Breast density, or the amount of fibroglandular tissue (FGT) present relative overall breast volume, has been shown in multiple studies to increase the risk of developing breast cancer. Breast density is typically assessed qualitatively by a radiologist or semi-automatically using quantitative tools. However, both methods are inaccurate and suffer from inter-user variability. Although studies have been done to utilize deep learning methods to assess breast density, the lack of a publicly available dataset hinders the development of better assessment tools. The objective of this study was to both develop and evaluate an automated segmentation method for breast, FGT, and blood vessels using convolutional neural networks (CNN) and to publicly share full magnetic resonance imaging (MRI) volume annotation masks for breast, FGT, and blood vessels.
We used the Duke Breast Cancer MRI dataset to randomly select 100 fat-saturated gradient echo T1-weighted pre-contrast MRI studies. For each MRI volume, manual segmentation of breast, FGT, and blood vessels was completed and reviewed by a board-certified radiologist. We split the 100 patients into a training set (n=70), validation set (n=15), and testing set (n=15). We used the training and validation set for model development and the testing set for final model evaluation. The data was preprocessed with intensity normalization. Two CNNs were developed. The first model used MRI data to output a breast mask. The second model utilized the first model’s breast mask prediction in addition to the MRI data to segment FGT and blood vessels. We tested various methods of data input into the models, including 2D inputs, 3D random sub-volume sampling, and 3D fixed-stride sub-volume sampling. Model performance was evaluated using the Dice similarity coefficient (DSC).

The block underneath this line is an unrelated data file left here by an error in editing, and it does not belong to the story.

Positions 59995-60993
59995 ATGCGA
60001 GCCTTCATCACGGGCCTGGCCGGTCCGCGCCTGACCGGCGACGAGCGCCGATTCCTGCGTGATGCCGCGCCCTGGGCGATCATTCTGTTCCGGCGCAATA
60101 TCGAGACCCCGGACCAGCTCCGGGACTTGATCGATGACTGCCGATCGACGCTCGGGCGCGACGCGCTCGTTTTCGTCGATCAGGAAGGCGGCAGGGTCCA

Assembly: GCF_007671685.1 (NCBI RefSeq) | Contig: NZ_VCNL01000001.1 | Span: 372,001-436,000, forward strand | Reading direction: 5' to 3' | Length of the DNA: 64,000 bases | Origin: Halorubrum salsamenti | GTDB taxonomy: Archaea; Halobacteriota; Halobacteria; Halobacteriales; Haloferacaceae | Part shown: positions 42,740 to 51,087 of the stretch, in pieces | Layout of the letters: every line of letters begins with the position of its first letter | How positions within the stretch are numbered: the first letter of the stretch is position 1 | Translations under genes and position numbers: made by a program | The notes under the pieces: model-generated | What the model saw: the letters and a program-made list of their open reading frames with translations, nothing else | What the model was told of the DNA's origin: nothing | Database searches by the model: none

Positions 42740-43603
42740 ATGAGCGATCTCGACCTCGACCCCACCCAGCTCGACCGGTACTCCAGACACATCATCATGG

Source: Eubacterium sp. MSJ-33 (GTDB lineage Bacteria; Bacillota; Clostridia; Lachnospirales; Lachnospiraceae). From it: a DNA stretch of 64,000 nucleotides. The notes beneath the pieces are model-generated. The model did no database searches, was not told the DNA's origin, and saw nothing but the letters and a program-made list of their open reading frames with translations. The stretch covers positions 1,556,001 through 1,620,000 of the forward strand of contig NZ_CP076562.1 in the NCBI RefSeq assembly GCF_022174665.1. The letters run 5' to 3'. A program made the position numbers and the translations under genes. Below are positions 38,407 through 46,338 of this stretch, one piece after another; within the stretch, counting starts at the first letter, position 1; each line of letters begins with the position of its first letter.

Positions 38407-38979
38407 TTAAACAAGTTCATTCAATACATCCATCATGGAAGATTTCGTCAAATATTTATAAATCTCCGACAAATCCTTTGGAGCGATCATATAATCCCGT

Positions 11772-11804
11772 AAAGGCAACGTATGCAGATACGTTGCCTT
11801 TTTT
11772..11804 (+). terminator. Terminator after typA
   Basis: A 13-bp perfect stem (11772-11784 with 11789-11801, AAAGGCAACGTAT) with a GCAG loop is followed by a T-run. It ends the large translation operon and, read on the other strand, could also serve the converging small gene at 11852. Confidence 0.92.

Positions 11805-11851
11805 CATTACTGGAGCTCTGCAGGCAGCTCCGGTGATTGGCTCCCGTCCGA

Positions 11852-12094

All current results are using the validation set as the testing set will not be used until model development is complete. For the 2D data inputs, the DSCs were 0.90 for the breast, 0.75 for the FGT, and 0.35 for the blood vessels. For the 3D random sub-volume inputs, the DSCs were 0.87 for the breast, 0.84 for the FGT, and 0.58 for the blood vessels. For the 3D fixed-stride sub-volume inputs, the DSCs were 0.84 for the breast, 0.85 for the FGT, and 0.59 for the blood vessels.
A dual 3D CNN processing pipeline is able to accurately segment breast, FGT, and blood vessels using pre-contrast breast MRI data. All data and code used was made publicly available for others to use and iterate on.